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Duke football: Secondary ready to live up to nickname

  • http://media.charlotteobserver.com/smedia/2014/08/19/22/16/7vQv9.Em.138.jpeg|380
    Ethan Hyman - ehyman@newsobserver.com
    Duke cornerback DeVon Edwards (27) beats N.C. State quarterback Pete Thomas after intercepting the ball to score on a 45-yard touchdown during the second half of Duke's 38-20 victory at Wallace Wade Stadium in Durham on November 9, 2013.
  • http://media.charlotteobserver.com/smedia/2014/08/19/22/16/7PRC1.Em.138.jpeg|223
    Chuck Liddy - cliddy@newsobserver.com
    Duke head coach David Cutcliffe hugs safety Jeremy Cash at the end of the Miami game in 2013.

DURHAM Football is famous for its menacing nicknames.

The Fearsome Foursome. The Iron Curtain. The Purple People Eaters. The Legion of Boom. This year Duke’s secondary will do its best to earn the nickname bestowed upon it – the Cheetahs.

“That was all coach (Derek) Jones,” redshirt sophomore safety DeVon Edwards said. “He used that from one of his terms when somebody gets beat deep, you chase the hip just like a cheetah. Ever since then, it stuck.”

The Cheetahs are back, convinced they can overcome the graduation of leader and All-ACC cornerback Ross Cockrell to the NFL.

“Ross left a legacy,” Edwards said, specifically mentioning Cockrell’s influence as a teacher and mentor. “So that was a plus on his part because he knew the time was coming for him to leave Duke. He had been here for five years and he knew it was going to be different. He did his best and I think that was his goal senior year, to really get us ready for playing without him.”

Cockrell, now with the Buffalo Bills, was the secondary’s undisputed leader. This season, it will be a shared responsibility.

“I think we’ve kind of divided it,” Edwards said. “Ross was pretty much the whole secondary. But Bryon (Fields) does the corners and (Jeremy) Cash is in charge of the safeties. I’m the guy that brings them both together.”

Edwards had a break-out season, part of it on display on ESPN’s “SportsCenter” the day after his performance against N.C. State. Then a redshirt freshman, he returned a kickoff for a touchdown and sealed the game with back-to-back interceptions returned for touchdowns.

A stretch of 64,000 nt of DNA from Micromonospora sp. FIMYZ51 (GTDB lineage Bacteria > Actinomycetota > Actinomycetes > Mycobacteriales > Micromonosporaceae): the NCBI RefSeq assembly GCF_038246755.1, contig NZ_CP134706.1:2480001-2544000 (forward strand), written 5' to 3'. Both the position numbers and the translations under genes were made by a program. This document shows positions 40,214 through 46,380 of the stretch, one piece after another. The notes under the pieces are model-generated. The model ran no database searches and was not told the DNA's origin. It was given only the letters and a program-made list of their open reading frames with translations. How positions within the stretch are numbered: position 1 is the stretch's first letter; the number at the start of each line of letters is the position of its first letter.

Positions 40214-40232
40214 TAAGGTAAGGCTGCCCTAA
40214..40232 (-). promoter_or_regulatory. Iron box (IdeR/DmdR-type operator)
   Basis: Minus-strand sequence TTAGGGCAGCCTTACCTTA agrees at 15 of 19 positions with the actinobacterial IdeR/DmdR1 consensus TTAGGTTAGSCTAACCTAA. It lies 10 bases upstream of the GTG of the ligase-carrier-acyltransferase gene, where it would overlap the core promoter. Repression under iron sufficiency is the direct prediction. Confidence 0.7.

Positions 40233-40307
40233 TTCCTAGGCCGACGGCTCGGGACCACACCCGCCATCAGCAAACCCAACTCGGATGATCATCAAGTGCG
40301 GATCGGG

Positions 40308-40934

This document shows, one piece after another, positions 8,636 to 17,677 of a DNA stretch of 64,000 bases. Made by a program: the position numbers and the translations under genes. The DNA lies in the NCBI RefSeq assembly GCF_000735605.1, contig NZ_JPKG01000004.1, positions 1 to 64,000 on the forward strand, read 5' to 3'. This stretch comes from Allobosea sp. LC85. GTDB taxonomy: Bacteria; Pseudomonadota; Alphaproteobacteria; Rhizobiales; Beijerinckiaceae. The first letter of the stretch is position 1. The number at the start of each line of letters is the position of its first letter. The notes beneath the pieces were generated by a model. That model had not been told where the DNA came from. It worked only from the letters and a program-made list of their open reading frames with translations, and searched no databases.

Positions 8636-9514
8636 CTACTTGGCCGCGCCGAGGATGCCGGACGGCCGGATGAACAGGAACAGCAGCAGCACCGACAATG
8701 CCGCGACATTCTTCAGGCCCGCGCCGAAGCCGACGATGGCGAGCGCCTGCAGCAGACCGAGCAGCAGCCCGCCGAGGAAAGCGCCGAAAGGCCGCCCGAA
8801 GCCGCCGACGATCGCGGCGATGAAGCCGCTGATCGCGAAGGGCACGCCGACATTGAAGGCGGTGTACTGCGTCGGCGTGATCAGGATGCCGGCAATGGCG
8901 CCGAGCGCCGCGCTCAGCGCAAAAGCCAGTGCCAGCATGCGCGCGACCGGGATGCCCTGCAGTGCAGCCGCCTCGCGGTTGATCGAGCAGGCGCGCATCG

Edwards’ athleticism and play-making ability allow him to play anywhere in the secondary. He has played safety, corner and kickoff returner all in one game. Coach David Cutcliffe insists he’s just getting started.

“I can promise you DeVon Edwards is a heck of a corner,” Cutcliffe said. “So he can play both places. I thought DeVon Edwards didn’t have a good spring at corner, I thought he had a great spring. So we’re going to work him a lot.”

As a part of Duke’s 4-2-5 defense, the secondary represents the largest group on the field. Cutcliffe looks for players who are defensive backs, not just corners or safeties, and players like Edwards are proof of this.

Sophomores Breon Borders – who intercepted two passes against Heisman Trophy winner Jameis Winston during the ACC championship game – and Fields will be the starting corners.

Cash returns at safety as one of the conference’s top defensive backs and will be joined by Deondre Singleton and Edwards.

As the leader of the safeties, Cash – who tied for the team lead in interceptions (four) and ranked second in tackles (121) – also points to Cockrell as the player he looked to during his initial season.

“I did listen to Ross and a lot of the things he brought to the table and the traits he had,” he said. “So I try to model my game off his as far as how I approach different situations with different people, different ways of motivating people and different ways of just helping people.”

With a solid nickname in place and a roster of proven potential to back it, all the Cheetahs need to do now is catch their prey.

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